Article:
A company called me to build a medical software component.  I understood the problem; I’ve built similar things a few times before.  Time was tight, so I called up some ex-colleagues to ask for help, they brought data, algorithms, and papers.  Everyone knows one another from prior job, so roles and communications are well established.  The design and regulatory frameworks are familiar; computer languages and research skills ingrained.

We shook hands; we got down to work.

Red MovieThere is tremendous power in having that knowledge and network, the declarative and procedural skills that come with long experience together.  Similarly in starting a business: I know when an accountant is giving me a line and which lab might do a quick experiment.  It moves a job ahead quickly and confidently and, although things may get done rough, things get done right.

How relevant, then, are my war stories for young people starting out?  I’m wondering whether  I did it; you can do it! advice is completely wrong-headed.  I’m backed by decades of practical experience, well-placed connections, and a fat severance check.  They have naïve energy, enthusiasm, ideas, creativity.  Who’s more likely to succeed?

Maybe the right solution is in partnership – include a few grey-hairs in the team. It’s not enough to enlist them as Board non-exec’s, they need them as operational resources.

They need to get the gang together and get the job done.

They need ‘Bruce.

Thursday, April 14, 2011

Buckets of happyness

DSC_0265Are you happy?

The question is sometimes anxious, sometimes curious, but it always seems to come up as a coda to conversations about about my footloose, entrepreneurial, expat lifestyle.  I think that it stems from several impulses.  Sometimes friends see all of the hard work and occasional discouragement and hope that, in the end, it’s all worthwhile: Is this making you happy?.  Sometimes it's rooted in the differences of living outside the United States: Does this make you happy? (accompanied by a broad sweep of the arm around a narrow apartment or grocery).  It may be a presumed rejection of things I left behind: Are you happy now?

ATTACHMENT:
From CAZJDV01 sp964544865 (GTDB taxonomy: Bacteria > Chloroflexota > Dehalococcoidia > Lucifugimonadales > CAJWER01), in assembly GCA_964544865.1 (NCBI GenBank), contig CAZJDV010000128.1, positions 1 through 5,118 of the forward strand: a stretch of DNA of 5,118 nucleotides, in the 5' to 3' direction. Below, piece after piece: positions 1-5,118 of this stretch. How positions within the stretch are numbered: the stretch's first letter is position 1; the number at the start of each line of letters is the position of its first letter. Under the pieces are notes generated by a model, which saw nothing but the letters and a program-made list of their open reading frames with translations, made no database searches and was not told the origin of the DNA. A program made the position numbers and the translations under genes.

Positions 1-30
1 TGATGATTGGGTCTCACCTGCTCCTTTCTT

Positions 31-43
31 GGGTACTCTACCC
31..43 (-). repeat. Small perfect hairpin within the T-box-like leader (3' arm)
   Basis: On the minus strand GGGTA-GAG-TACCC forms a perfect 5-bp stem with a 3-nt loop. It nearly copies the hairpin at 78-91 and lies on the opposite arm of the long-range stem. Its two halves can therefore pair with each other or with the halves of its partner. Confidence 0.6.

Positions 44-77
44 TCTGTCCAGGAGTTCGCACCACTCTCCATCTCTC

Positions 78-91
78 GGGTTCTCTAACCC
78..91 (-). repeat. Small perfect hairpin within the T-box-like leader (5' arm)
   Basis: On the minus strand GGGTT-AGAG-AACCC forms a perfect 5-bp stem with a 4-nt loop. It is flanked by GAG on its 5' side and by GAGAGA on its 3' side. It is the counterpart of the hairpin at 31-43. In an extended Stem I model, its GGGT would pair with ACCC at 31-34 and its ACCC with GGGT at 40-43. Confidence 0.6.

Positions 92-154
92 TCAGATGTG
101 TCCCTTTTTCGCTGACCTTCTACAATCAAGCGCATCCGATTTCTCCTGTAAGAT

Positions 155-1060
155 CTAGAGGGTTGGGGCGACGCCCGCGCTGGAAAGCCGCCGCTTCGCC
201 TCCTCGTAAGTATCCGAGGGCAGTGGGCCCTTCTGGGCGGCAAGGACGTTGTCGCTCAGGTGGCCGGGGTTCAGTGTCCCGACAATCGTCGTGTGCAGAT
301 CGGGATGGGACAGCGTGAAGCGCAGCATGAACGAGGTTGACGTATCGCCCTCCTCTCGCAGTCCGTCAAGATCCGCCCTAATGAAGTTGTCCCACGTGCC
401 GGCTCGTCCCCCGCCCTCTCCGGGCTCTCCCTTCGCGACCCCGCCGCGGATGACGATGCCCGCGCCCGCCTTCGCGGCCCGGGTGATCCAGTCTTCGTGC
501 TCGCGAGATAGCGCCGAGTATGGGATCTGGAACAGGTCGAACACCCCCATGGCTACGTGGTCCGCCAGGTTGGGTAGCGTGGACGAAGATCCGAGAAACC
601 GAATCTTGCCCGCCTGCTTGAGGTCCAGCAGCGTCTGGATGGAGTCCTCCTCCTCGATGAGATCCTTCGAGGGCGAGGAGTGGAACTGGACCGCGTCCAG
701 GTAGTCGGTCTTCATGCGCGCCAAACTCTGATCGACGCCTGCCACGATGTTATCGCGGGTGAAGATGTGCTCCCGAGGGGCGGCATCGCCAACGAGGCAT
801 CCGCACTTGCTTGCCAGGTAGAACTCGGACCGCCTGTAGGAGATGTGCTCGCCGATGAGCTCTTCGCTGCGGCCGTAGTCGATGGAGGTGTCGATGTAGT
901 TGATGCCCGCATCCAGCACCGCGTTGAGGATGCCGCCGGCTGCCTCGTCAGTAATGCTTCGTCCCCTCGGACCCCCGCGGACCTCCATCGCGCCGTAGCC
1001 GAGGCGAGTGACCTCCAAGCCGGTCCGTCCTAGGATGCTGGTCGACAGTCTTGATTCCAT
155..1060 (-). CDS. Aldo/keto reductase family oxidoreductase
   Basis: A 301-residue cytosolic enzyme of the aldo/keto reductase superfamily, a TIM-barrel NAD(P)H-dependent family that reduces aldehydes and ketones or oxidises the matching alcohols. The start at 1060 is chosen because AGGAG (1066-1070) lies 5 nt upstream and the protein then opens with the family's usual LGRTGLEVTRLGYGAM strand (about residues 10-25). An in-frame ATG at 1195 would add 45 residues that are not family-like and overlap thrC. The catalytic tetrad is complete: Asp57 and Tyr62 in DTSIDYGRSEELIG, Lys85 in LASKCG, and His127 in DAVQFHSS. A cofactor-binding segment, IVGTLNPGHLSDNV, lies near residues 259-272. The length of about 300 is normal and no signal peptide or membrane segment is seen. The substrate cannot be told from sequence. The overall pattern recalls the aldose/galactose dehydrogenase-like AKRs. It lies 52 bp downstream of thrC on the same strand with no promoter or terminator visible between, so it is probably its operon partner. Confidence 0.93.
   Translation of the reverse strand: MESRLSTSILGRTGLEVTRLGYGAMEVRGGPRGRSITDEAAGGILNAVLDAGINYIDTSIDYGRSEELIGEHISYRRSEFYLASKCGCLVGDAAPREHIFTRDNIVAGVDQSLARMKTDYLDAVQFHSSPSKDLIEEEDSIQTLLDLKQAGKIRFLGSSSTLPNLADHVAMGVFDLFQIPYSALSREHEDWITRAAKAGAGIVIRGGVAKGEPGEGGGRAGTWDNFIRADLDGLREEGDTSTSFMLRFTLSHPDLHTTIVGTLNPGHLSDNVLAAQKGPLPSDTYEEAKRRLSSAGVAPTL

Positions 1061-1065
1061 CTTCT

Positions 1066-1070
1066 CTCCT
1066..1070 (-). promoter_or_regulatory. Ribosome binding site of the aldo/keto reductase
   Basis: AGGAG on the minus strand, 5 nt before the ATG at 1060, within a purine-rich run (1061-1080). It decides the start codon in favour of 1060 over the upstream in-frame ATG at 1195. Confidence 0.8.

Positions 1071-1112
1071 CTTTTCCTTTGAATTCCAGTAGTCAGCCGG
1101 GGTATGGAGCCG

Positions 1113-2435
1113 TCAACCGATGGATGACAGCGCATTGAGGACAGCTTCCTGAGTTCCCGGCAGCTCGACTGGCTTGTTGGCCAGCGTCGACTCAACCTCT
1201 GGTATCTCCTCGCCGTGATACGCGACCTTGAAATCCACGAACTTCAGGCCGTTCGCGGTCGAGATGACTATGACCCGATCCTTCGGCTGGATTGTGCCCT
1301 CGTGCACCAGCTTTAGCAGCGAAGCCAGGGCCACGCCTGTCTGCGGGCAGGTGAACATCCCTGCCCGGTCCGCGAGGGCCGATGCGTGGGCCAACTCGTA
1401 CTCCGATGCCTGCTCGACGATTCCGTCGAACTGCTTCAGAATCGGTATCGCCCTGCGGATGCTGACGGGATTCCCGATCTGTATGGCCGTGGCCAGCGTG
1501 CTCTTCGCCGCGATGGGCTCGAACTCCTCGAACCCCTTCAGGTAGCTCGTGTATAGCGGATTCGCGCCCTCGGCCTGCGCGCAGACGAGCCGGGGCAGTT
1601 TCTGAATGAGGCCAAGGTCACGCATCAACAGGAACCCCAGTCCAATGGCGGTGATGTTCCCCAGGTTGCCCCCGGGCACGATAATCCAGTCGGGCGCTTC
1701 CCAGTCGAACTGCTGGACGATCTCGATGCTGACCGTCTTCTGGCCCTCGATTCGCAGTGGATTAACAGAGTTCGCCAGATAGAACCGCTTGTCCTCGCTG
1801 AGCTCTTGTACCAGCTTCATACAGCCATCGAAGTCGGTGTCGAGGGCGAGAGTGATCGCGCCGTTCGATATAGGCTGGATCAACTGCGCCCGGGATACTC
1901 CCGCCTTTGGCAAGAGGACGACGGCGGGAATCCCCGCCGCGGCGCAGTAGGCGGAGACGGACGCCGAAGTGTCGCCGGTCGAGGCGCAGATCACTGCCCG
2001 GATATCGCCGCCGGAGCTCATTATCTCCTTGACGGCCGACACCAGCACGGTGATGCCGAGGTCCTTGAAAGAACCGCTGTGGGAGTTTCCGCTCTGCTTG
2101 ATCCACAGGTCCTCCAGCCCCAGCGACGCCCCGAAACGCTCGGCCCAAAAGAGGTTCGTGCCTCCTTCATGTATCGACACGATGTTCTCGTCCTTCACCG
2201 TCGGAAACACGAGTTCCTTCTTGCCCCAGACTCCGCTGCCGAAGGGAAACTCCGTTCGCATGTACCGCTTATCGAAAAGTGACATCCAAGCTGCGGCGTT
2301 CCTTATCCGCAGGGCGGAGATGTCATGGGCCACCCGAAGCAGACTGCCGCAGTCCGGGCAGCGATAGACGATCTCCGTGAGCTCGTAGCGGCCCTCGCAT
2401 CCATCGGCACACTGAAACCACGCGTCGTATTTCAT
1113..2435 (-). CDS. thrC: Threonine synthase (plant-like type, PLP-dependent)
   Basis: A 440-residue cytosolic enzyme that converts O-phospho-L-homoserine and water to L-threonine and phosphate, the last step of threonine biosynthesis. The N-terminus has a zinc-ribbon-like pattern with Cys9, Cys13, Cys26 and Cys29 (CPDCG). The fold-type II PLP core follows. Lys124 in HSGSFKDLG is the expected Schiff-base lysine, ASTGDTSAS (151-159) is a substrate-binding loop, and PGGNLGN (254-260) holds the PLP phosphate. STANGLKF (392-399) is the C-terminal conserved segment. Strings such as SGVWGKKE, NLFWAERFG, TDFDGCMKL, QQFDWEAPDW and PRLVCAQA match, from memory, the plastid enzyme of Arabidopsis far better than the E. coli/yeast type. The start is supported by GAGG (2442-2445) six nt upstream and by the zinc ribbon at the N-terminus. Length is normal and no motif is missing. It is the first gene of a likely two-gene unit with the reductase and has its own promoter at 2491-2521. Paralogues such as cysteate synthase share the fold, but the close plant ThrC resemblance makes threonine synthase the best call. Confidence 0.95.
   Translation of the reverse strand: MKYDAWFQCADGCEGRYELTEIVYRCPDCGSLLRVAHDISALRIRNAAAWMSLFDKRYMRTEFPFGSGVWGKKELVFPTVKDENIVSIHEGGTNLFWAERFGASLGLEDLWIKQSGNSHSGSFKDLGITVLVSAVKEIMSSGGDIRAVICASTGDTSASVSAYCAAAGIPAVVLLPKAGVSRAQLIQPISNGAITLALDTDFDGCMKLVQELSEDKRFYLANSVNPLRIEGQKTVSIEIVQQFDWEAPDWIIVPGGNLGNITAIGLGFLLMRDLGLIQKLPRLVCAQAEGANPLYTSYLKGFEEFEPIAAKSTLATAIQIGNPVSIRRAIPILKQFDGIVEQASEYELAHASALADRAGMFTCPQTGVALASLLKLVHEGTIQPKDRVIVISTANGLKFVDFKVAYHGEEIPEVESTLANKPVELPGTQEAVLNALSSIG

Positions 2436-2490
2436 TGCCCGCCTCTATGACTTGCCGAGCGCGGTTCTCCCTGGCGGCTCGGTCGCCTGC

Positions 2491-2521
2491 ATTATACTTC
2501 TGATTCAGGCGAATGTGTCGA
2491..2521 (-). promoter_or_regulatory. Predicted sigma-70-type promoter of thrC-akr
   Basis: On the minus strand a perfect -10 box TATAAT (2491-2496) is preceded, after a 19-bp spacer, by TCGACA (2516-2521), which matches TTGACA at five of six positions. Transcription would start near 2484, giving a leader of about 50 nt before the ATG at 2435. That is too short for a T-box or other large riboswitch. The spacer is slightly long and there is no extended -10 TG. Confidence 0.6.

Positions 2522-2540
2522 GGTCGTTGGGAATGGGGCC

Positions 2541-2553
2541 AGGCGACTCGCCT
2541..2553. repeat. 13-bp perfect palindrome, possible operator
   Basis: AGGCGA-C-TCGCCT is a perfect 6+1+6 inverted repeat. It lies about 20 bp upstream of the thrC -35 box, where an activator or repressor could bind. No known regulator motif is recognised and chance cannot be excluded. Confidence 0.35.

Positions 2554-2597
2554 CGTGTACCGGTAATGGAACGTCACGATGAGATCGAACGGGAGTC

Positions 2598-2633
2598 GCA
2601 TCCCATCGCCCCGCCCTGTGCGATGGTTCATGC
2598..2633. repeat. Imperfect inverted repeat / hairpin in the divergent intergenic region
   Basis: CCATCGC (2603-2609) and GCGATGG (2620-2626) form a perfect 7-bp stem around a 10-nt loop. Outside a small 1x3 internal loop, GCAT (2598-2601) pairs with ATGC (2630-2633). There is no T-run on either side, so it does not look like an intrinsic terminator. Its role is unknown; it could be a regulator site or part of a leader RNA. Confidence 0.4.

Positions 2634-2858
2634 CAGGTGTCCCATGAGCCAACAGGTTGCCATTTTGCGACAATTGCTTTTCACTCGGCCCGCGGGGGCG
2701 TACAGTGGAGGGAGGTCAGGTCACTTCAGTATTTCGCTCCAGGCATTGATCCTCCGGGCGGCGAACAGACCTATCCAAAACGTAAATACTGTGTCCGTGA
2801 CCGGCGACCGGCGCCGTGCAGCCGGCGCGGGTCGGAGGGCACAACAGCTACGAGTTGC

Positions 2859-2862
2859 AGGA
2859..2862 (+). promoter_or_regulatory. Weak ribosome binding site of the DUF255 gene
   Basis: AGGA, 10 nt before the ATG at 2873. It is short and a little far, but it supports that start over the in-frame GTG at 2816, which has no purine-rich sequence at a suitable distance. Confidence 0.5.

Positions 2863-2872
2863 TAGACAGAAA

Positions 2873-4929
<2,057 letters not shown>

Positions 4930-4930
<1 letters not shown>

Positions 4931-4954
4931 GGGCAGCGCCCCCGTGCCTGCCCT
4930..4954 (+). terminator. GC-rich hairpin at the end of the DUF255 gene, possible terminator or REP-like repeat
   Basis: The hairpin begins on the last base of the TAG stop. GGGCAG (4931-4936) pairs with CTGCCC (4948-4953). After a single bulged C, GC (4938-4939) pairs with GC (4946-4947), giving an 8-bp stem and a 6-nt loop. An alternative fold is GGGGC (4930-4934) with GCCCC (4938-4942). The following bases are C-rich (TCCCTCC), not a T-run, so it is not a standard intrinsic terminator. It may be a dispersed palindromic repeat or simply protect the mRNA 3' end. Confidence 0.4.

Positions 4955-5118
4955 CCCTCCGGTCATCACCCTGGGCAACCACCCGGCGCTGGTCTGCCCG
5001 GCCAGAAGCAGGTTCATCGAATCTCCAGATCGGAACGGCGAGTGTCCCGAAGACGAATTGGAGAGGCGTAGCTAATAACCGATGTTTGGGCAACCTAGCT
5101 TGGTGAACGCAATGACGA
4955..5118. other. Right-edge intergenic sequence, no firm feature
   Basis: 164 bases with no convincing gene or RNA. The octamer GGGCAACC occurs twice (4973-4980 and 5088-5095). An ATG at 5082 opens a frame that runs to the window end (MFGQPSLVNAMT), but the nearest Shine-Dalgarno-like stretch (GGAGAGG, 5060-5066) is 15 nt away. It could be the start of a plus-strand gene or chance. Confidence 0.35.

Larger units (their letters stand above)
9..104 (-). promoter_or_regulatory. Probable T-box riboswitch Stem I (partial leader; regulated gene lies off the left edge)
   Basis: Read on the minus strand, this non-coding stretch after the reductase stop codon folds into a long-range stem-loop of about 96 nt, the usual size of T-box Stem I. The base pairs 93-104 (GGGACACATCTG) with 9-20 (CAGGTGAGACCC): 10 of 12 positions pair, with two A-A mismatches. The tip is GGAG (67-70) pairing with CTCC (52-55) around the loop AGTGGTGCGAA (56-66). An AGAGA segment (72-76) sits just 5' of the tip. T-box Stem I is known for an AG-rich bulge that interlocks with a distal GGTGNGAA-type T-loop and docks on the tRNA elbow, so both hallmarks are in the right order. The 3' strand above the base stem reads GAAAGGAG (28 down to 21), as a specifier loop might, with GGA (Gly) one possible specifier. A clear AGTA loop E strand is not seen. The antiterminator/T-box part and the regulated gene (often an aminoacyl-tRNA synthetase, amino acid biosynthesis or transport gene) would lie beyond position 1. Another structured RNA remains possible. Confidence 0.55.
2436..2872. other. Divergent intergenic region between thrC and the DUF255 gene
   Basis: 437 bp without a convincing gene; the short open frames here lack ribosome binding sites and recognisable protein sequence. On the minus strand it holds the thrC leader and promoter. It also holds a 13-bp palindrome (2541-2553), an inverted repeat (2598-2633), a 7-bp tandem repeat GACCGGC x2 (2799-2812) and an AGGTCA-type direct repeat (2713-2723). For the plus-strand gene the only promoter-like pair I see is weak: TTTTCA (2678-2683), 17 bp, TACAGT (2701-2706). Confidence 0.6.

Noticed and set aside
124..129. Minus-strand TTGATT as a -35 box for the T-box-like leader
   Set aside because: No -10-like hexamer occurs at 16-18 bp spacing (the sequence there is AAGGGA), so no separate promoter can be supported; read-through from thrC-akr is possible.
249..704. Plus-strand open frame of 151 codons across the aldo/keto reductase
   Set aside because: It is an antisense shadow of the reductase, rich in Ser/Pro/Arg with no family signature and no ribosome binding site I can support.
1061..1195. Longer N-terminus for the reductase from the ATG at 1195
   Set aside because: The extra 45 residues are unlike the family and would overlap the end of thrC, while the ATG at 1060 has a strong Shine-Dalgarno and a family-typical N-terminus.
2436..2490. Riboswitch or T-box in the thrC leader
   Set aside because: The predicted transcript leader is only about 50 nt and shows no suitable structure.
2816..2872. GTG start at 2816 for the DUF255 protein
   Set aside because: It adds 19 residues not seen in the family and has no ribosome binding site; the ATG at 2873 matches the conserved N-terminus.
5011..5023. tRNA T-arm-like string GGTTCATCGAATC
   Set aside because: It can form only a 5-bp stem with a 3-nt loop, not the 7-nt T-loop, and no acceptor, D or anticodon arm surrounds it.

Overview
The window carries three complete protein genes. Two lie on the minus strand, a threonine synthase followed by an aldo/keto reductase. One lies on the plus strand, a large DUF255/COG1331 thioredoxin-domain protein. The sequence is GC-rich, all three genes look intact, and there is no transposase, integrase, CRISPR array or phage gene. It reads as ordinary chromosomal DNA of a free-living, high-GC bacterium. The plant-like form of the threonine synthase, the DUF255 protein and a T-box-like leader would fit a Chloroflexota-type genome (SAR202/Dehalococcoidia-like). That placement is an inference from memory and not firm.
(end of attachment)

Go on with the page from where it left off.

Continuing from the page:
Sometimes the simple answer is good; other times the subtext needs to be addressed.  But the closing note is always the same: Yes, I’m happy with the opportunities, the life balance, the friends.

Yet, it’s seldom so deliberate or final.

No question that I find myself in happy moments or settings: moments that I sit in a café plotting strategy or lean against a terrace railing looking across a lake at distant mountains and am DSC_0281delightedly so.  But those aren’t planned, lasting, or necessarily repeatable, they’re simple encountered coming around a trail’s bend.

Other times I’m happy to have achieved a difficult goal: we raised  funding after a year of work, I see my kids being confident and poised. Some people think of this as their bucket list of things-to-do-before-you-die.  I’ve never been so deliberate.  But when a difficult goal is finally achieved, I feel deep pride and satisfaction,  stepping off the path to admire the view.

Sometimes, there is happiness in how life has been arranged, that I’ve established material, financial and intellectual resources, emotional connections, insight and understanding.  Life has value:  I’m content and satisfied, avoiding loneliness or impoverishment, surrounded by important people and things.  This is the hardest to come by as an expat and probably causes the most self-doubt:  I dress for the weather, but can never be sure that I have everything I need.

DSC_0314All of these forms of happiness come along life’s course, and leave me believing that happiness is both evolutionary and transient.  I set goals, work hard, journey far, and stay optimistic. Are you happy?  Honestly, not so much so lately, but I’ve made good choices and will get there.

Or, more likely, find happiness in the journey.

Wednesday, April 13, 2011

Hangin’ at the ‘hof

I have visitors in from the US, avid gardeners, and it’s (almost) the height of tulip season in the Netherlands.  So, where better than the Keukenhof Gardens, outside Lisse.  I’ve visited a couple of times, once in May when the grounds were bare and the beds were brown, and once in April when the blooms washed throughout the grounds and painted into every corner.  I hoped for a sunny day and a favorable timing this year.

Although short of it’s height, the Gardens were spectacular.  We had good morning sun and were ahead of the tourist busses, so the flowers showed well along the sightlines and among the sculptures.  I was surprised at how many statues and beds rotated to new displays, and the blooms and arrangements were very well done.  More pix will be on my Flickr site shortly.

Beat the crowds by going early, but beat a path to the Keukenhof.  Open through May, but it’s probably at it’s height for the next two weeks.

 

  

Monday, April 11, 2011

Back in the Netherlands

Our first Board Meeting, a crush of last minute phone calls, a quick trip down to Stansted Airport – and a 4 pm EasyJet back to the Low Countries.   Simon Calder wrote about the six degrees of Stansted Security Hell over the weekend; I arrived to find that they had actually made it worse.